5. This scenario is more tricky. I start with $0.5 each in US and exUS stocks in 1970 again. Instead of rebalancing yearly, I assume that I try to predict the market at the beginning of each year. If I predict that I will be better off rebalancing that year, then I rebalance. Otherwise I don't. However, the probability that I make a correct prediction is only 50%. Under this scenario with Monte Carlo simulation, the $1 invested will grow to about $94.9 on average by the end of 2017. The standard deviation is about $3.
If it's simply a 50% chance of rebalancing, maybe it's better to rebalance every 2 years instead of every year. Who decided rebalancing every year is the most optimal? Why not every 6 months or 18 months? Perhaps that is what your study is finding.
I think you may be on to something here.
"The one who covets is the poorer man, 
For he would have that which he never can;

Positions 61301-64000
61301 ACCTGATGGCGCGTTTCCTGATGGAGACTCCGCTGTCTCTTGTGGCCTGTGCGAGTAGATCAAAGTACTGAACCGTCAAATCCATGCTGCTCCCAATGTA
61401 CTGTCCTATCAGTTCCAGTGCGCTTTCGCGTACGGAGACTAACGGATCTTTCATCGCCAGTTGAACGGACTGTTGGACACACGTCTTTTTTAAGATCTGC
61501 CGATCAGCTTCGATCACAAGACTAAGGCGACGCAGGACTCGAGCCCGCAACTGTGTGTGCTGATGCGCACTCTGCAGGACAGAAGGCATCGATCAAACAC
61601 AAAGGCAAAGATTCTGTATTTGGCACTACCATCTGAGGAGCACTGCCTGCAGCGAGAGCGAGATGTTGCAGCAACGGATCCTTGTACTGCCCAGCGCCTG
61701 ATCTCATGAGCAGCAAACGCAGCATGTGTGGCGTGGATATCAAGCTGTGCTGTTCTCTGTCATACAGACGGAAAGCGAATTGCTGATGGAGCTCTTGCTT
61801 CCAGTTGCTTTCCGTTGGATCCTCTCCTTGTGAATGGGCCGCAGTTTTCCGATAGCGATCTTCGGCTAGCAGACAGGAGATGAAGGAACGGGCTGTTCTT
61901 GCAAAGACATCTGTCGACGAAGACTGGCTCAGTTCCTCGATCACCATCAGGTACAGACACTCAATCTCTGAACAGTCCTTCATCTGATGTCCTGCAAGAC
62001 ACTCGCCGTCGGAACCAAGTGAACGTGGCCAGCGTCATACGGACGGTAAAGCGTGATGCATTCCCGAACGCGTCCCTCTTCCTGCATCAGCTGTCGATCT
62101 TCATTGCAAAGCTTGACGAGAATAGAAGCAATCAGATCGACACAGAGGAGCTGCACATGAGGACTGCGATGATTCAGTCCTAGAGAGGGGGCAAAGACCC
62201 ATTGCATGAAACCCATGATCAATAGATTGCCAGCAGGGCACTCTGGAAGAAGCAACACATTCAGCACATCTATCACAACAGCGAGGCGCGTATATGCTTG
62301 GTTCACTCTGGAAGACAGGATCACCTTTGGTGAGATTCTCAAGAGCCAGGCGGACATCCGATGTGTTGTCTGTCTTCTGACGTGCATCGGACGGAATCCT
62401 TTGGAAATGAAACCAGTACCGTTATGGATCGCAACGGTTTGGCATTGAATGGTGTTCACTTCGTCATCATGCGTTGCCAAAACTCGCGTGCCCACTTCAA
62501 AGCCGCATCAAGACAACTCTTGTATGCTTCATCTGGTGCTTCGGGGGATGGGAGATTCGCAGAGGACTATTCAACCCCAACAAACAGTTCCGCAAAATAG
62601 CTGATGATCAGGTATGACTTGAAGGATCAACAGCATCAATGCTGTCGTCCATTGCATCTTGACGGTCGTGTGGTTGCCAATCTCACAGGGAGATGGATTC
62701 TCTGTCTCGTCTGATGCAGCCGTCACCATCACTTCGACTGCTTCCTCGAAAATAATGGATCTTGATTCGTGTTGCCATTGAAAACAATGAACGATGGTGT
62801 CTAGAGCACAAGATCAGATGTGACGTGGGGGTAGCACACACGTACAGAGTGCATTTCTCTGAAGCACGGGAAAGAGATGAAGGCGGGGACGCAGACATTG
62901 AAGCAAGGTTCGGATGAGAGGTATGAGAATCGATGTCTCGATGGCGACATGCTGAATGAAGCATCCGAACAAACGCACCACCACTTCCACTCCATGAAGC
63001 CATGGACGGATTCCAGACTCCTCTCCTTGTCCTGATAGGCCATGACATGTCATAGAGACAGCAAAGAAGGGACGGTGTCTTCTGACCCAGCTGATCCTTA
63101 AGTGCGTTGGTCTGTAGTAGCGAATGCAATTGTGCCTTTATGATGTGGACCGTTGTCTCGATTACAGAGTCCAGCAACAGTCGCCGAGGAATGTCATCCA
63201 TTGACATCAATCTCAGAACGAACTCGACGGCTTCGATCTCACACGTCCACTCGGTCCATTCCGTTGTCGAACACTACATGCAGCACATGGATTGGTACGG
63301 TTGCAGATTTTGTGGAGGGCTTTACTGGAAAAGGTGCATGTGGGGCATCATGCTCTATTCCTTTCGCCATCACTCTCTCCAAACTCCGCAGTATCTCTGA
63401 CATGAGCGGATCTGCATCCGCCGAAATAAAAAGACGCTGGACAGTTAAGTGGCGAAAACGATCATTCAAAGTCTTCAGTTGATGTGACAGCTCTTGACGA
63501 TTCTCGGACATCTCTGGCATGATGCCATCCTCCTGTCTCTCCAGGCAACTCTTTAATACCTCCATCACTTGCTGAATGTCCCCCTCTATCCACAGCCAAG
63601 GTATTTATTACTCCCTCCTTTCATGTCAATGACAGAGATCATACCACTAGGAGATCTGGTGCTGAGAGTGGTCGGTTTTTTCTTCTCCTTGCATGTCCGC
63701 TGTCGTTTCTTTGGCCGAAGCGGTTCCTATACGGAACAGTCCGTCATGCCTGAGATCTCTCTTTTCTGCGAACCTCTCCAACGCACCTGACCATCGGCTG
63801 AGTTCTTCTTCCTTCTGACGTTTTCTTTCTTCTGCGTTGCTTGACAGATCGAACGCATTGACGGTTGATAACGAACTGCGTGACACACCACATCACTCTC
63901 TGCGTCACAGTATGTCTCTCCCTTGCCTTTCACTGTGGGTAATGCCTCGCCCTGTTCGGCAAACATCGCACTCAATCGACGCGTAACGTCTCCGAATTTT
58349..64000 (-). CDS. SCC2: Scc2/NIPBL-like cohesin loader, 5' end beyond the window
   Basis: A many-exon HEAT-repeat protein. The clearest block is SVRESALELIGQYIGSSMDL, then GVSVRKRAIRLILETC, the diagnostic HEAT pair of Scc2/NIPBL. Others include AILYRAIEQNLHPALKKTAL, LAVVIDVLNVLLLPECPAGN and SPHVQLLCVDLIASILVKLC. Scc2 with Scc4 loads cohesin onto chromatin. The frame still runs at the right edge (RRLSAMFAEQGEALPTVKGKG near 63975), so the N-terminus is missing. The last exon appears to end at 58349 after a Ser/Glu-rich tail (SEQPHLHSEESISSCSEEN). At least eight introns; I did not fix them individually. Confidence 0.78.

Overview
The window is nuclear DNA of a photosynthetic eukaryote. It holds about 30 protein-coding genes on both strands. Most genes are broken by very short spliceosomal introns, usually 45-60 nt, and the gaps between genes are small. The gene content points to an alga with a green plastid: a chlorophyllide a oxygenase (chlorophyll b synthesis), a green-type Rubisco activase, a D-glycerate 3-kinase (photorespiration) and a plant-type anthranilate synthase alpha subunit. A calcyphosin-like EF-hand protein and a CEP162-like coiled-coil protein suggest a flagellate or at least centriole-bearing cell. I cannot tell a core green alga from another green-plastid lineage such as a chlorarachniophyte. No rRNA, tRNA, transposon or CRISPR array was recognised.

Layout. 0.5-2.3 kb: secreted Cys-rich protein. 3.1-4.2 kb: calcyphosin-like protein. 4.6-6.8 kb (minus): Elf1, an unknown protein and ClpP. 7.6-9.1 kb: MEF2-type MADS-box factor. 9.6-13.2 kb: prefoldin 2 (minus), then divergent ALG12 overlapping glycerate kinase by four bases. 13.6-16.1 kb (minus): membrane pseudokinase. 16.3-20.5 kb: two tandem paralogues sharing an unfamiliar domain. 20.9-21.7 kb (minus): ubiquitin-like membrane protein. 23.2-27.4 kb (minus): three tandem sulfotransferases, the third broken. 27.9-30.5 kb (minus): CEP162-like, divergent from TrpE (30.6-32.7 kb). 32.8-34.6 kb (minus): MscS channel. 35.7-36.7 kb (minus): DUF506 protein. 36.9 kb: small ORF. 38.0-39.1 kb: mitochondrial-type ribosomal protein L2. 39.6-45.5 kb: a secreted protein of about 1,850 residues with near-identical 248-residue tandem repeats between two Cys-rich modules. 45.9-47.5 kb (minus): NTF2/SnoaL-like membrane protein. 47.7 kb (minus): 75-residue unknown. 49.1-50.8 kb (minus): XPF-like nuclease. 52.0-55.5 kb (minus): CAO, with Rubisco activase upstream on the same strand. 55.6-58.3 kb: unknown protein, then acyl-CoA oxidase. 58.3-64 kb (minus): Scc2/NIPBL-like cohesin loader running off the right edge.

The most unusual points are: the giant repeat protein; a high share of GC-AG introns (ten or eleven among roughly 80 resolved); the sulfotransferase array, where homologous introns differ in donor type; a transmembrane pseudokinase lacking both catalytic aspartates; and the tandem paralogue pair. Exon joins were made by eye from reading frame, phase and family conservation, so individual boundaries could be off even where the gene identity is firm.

But he who doesn't have and doesn't crave 
Is rich, though you may hold him but a knave."  Wife of Bath tale
Re: Market timing benefit? Or just pure luck?
Yes, it is the same as flipping a coin if my predictive power is 50%.sjt wrote: ↑Tue Jul 17, 2018 6:30 amIs this the same thing as saying you flip a coin Jan 1 and rebalance if it lands tails? I'm having trouble understanding how the whole 'prediction' part works. How do you program the decision to predict / time the market?greenhill wrote: ↑Tue Jul 17, 2018 1:25 am
5. This scenario is more tricky. I start with $0.5 each in US and exUS stocks in 1970 again. Instead of rebalancing yearly, I assume that I try to predict the market at the beginning of each year. If I predict that I will be better off rebalancing that year, then I rebalance. Otherwise I don't. However, the probability that I make a correct prediction is only 50%. Under this scenario with Monte Carlo simulation, the $1 invested will grow to about $94.9 on average by the end of 2017. The standard deviation is about $3.